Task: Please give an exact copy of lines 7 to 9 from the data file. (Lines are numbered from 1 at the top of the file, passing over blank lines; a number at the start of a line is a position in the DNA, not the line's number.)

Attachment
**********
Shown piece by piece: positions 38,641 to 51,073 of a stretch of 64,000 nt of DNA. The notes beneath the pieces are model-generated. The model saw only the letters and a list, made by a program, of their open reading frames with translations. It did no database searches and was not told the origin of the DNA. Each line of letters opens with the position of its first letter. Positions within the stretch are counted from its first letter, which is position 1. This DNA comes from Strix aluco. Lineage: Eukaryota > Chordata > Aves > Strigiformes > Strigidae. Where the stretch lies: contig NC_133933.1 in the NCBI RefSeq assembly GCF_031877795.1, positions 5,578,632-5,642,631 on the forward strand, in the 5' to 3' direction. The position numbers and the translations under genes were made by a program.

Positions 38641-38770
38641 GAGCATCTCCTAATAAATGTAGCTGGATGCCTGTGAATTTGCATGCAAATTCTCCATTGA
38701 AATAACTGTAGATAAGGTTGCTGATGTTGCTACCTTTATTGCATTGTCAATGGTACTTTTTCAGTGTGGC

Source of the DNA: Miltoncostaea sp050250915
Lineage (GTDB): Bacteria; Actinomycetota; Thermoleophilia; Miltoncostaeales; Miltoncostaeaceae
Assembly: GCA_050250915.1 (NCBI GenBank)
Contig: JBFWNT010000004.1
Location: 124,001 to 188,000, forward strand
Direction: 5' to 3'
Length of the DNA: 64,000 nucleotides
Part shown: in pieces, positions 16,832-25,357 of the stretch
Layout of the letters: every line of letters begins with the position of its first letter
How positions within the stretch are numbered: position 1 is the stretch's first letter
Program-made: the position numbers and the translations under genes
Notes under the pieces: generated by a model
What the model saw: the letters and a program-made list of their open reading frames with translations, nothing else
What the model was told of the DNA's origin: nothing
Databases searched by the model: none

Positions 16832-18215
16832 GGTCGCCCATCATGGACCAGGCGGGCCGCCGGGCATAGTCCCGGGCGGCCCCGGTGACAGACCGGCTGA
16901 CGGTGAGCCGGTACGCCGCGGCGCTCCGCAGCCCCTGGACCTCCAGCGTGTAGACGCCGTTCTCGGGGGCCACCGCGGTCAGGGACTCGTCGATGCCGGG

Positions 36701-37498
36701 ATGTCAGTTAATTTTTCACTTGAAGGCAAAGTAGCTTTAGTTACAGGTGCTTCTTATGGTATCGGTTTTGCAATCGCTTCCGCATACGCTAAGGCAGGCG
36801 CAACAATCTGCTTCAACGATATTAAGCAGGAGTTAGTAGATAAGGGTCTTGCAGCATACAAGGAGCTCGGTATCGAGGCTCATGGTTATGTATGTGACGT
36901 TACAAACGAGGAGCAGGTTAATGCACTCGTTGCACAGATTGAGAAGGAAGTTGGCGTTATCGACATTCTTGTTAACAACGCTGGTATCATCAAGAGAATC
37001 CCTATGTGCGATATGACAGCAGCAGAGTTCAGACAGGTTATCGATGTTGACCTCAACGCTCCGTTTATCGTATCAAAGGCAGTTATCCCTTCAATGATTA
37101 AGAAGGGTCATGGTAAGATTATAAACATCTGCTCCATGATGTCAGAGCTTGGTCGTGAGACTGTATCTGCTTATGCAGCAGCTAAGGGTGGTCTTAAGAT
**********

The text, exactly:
Assembly: GCA_050250915.1 (NCBI GenBank)
Contig: JBFWNT010000004.1
Location: 124,001 to 188,000, forward strand